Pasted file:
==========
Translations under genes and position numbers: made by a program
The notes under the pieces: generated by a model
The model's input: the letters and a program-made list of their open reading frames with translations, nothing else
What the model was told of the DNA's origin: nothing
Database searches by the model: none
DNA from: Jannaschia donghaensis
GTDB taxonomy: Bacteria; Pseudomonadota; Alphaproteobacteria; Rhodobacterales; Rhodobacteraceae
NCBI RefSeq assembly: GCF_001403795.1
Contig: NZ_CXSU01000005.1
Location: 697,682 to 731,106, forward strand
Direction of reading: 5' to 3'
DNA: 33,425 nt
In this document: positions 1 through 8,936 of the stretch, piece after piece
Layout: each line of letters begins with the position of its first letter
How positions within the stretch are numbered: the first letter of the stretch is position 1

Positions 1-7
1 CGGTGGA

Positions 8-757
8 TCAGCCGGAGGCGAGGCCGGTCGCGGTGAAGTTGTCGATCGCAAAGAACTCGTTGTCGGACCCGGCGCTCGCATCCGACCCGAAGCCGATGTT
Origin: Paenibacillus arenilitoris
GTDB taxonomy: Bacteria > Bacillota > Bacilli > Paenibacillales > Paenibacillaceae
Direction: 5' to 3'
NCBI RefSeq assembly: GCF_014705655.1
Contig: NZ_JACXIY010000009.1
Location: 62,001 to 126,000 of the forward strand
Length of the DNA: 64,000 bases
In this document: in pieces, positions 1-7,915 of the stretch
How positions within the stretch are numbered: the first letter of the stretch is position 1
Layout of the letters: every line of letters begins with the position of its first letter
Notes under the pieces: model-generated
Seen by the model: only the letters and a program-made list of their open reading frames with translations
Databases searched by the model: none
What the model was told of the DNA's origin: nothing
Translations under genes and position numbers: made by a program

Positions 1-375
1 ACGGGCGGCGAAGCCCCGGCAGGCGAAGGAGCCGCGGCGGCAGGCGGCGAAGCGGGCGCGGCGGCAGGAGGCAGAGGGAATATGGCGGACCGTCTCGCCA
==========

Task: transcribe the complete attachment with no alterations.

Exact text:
Translations under genes and position numbers: made by a program
The notes under the pieces: generated by a model
The model's input: the letters and a program-made list of their open reading frames with translations, nothing else
What the model was told of the DNA's origin: nothing
Database searches by the model: none
DNA from: Jannaschia donghaensis
GTDB taxonomy: Bacteria; Pseudomonadota; Alphaproteobacteria; Rhodobacterales; Rhodobacteraceae
NCBI RefSeq assembly: GCF_001403795.1
Contig: NZ_CXSU01000005.1
Location: 697,682 to 731,106, forward strand
Direction of reading: 5' to 3'
DNA: 33,425 nt
In this document: positions 1 through 8,936 of the stretch, piece after piece
Layout: each line of letters begins with the position of its first letter
How positions within the stretch are numbered: the first letter of the stretch is position 1

Positions 1-7
1 CGGTGGA

Positions 8-757
8 TCAGCCGGAGGCGAGGCCGGTCGCGGTGAAGTTGTCGATCGCAAAGAACTCGTTGTCGGACCCGGCGCTCGCATCCGACCCGAAGCCGATGTT
Origin: Paenibacillus arenilitoris
GTDB taxonomy: Bacteria > Bacillota > Bacilli > Paenibacillales > Paenibacillaceae
Direction: 5' to 3'
NCBI RefSeq assembly: GCF_014705655.1
Contig: NZ_JACXIY010000009.1
Location: 62,001 to 126,000 of the forward strand
Length of the DNA: 64,000 bases
In this document: in pieces, positions 1-7,915 of the stretch
How positions within the stretch are numbered: the first letter of the stretch is position 1
Layout of the letters: every line of letters begins with the position of its first letter
Notes under the pieces: model-generated
Seen by the model: only the letters and a program-made list of their open reading frames with translations
Databases searched by the model: none
What the model was told of the DNA's origin: nothing
Translations under genes and position numbers: made by a program

Positions 1-375
1 ACGGGCGGCGAAGCCCCGGCAGGCGAAGGAGCCGCGGCGGCAGGCGGCGAAGCGGGCGCGGCGGCAGGAGGCAGAGGGAATATGGCGGACCGTCTCGCCA